A Fortunate Woman
Illustrated by Richard Baker
Shortlisted for the Baillie Gifford Prize
The Top Ten Bestseller
A The Times Book of the Year
Waterstones Non-Fiction Book of the Month
‘If you want to read a book that moves you both at the level of sentence and the quality of language and with the emotional depth of its subject matter, then A Fortunate Woman is definitely the book you should be reading’ - Samanth Subramanian, Baillie Gifford judge
When Polly Morland is clearing out her mother’s house she finds a book that will lead her to a remarkable figure living on her own doorstep: the country doctor who works in the same remote, wooded valley she has lived in for many years. This doctor is a rarity in contemporary medicine – she knows her patients inside out, and their stories are deeply entwined with her own.
In A Fortunate Woman, with its beautiful photographs by Richard Baker, Polly Morland has written a profoundly moving love letter to a landscape, a community and, above all, to what it means to be a good doctor.
‘Morland writes about nature and the changing landscape with such lyrical precision that her prose sometimes seems close to poetry’ - Christina Patterson, The Sunday Times
‘Timely . . . compelling . . . a delicately drawn miniature’ - Financial Times
‘This book deepens our understanding of the life and thoughts of a modern doctor, and the modern NHS, and it expands movingly to chronicle a community and a landscape’ - Kathleen Jamie, New Statesman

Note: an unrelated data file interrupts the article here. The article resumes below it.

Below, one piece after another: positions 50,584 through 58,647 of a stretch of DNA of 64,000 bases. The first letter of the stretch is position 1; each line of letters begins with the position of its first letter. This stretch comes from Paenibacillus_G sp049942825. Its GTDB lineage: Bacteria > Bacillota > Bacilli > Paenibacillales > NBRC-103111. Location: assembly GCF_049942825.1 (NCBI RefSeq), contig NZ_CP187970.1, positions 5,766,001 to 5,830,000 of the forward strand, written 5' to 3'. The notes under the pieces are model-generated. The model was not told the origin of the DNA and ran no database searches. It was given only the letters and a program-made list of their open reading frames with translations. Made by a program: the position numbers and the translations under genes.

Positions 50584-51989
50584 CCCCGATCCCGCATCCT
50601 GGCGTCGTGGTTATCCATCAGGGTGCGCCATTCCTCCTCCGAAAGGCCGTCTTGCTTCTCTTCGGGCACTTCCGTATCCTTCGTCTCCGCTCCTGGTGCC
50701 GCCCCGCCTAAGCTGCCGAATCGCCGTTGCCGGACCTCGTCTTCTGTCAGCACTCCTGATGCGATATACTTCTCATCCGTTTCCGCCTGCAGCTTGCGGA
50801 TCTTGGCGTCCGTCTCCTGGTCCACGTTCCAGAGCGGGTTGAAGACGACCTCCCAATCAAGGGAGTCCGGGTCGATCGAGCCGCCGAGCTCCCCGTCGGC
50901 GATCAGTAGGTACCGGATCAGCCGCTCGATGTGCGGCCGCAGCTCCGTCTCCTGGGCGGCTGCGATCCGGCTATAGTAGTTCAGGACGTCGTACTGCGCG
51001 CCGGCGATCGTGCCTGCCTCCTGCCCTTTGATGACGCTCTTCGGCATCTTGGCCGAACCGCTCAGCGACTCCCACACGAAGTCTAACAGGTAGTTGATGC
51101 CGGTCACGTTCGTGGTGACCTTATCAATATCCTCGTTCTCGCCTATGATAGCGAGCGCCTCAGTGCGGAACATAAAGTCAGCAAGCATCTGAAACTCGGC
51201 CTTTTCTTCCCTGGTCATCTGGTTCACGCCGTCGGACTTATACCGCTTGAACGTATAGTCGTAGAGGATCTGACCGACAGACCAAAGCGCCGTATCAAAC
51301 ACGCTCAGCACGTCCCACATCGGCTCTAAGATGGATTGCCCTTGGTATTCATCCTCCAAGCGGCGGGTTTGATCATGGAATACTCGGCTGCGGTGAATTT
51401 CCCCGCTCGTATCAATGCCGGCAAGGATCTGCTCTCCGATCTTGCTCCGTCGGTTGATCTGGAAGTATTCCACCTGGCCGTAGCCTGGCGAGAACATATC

Morland writes about nature and the changing landscape with such lyrical precision that her prose sometimes seems close to poetry . . . There has been no shortage in recent years of books about healthcare . . . With this gem, Morland has done something similar for general practice. Let’s just hope the policymakers listen.
Christina Patterson, Sunday Times
The doctor's kindly, holistic approach - she makes time to investigate her patients' social as well as physical needs - seems to evoke a lost world . . . Morland's book contains a profound message for the future at a critical moment for general practice and us all.
Wendy Moore, TLS
This book deepens our understanding of the life and thoughts of a modern doctor, and the modern NHS, and it expands movingly to chronicle a community and a landscape – “the valley” itself is a defining feature of people’s lives.
Kathleen Jamie, New Statesman